Education is one of the most powerful tools for reducing poverty and increasing equality. Education is also essential for propelling sustained economic growth and globally competitive economies. Yet providing basic education for all children in developing countries has been, and remains, an unmet challenge of governments and international organizations alike. In Africa alone, it is estimated that 28 million girls up to the age of 15 are not in school and most will never see a classroom.
Broad-based education is associated with the faster diffusion of information in the economy, which is crucial for increased productivity in both the traditional and modern sectors. Research indicates that higher levels of primary education contribute to better natural resource management, including conservation of the tropical rain forest, and more rapid technological adaptation and innovation.
When a large share of children do not complete primary education, the productivity of the labor force, the potential for knowledge-driven development, and the reservoir of human potential from which society and the economy can draw are all fundamentally constrained.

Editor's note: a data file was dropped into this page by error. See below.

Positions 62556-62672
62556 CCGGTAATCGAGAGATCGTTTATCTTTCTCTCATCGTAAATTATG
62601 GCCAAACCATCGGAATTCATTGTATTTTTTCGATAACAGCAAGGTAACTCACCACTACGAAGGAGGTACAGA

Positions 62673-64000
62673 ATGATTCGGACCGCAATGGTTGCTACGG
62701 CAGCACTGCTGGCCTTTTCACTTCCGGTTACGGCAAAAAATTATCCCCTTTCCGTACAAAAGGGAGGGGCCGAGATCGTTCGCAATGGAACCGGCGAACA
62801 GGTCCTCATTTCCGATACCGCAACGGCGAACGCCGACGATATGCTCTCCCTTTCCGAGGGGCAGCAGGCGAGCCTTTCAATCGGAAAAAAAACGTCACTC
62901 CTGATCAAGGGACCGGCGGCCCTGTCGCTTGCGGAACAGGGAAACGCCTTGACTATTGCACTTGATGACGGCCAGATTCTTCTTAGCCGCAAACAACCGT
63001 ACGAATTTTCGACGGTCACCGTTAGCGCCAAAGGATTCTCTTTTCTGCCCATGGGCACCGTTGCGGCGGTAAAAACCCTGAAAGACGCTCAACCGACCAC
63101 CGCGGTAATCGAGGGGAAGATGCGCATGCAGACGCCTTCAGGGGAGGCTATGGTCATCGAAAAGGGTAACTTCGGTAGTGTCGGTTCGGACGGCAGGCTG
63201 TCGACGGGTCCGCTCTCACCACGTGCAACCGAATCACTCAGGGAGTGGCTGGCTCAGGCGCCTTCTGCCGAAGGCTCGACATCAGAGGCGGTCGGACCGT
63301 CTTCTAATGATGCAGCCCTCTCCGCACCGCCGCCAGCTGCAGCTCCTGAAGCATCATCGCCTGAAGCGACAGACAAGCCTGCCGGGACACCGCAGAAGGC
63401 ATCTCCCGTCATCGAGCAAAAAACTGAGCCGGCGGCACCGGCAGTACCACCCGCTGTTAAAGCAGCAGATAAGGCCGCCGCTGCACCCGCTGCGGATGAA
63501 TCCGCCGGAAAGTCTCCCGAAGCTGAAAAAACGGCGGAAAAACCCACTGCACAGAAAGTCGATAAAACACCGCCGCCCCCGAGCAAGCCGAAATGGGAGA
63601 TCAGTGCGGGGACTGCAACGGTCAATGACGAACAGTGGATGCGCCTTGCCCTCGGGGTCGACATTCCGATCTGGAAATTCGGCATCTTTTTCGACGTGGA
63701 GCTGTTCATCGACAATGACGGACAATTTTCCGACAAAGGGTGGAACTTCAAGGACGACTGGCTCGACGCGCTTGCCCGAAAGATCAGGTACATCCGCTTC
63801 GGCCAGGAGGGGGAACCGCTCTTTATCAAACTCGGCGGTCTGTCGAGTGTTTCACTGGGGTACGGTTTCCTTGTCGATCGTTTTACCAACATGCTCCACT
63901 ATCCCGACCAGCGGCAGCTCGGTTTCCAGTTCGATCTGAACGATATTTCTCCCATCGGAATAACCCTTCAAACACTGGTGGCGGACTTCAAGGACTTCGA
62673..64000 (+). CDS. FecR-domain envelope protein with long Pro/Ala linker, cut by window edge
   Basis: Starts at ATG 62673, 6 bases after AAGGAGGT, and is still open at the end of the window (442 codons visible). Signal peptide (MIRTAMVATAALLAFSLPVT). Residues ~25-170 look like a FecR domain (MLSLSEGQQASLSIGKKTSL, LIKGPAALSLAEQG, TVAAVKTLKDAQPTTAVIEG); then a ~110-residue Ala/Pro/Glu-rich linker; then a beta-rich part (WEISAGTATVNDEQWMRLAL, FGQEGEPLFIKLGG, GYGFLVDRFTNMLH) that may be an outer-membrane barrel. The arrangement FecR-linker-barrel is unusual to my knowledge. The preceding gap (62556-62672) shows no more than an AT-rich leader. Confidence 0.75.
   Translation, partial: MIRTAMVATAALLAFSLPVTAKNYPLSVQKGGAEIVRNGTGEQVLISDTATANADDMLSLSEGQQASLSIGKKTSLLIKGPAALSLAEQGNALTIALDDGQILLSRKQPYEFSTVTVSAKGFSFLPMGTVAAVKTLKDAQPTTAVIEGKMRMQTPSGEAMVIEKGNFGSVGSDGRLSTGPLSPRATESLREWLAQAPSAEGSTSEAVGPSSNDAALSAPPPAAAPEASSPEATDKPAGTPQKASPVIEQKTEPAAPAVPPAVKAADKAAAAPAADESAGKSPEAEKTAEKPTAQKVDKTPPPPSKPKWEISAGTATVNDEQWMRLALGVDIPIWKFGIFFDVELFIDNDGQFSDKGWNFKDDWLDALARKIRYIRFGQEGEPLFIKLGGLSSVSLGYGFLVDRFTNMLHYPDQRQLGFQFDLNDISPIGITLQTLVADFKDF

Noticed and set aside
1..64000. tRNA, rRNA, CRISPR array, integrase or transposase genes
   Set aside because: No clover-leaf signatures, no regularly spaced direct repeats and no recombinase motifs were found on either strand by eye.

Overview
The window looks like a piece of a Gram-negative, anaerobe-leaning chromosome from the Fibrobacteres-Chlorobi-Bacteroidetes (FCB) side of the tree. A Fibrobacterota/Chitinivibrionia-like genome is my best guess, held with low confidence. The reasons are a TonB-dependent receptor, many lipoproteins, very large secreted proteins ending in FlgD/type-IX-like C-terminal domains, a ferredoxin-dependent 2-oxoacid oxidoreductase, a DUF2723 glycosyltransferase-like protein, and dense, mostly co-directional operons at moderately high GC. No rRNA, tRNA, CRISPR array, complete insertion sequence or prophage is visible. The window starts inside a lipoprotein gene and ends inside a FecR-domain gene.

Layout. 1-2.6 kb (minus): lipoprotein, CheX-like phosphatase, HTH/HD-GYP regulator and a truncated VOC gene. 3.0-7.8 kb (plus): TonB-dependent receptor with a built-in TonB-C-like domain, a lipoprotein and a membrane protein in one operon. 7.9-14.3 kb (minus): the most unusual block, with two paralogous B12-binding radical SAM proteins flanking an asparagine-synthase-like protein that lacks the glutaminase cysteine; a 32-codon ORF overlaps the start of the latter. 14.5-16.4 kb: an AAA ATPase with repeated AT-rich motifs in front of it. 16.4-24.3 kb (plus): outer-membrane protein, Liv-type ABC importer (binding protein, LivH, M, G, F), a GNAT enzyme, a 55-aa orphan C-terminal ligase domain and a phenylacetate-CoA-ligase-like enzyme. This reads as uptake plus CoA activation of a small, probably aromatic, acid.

IFC works actively with governments to take advantage of the private sector’s considerable expertise in the education sector to improve both the access to, and quality of, educational services in their countries.
BRAZIL: BELO HORIZONTE SCHOOLS
The third largest city in Brazil has made early education a priority in an effort to improve the competitiveness of its workforce in the long term and support the national government’s policy goals to strengthen its preschool and primary school system.
HOUSING THE NEXT GENERATION OF KENYA’S LEADERS
At one Kenyan university, narrowing the backlog of students admitted after high school graduation and declaration of free primary education for all led to the nation’s first PPP.
HANDSHAKE #8: LEARNING
Studying the strategies of governments, corporations, and not-for-profit enterprises in the vanguard of the most innovative education partnerships around the world, this issue features an exclusive interview with Arne Duncan, U.S. Secretary of Education as well as a special section on the future of education.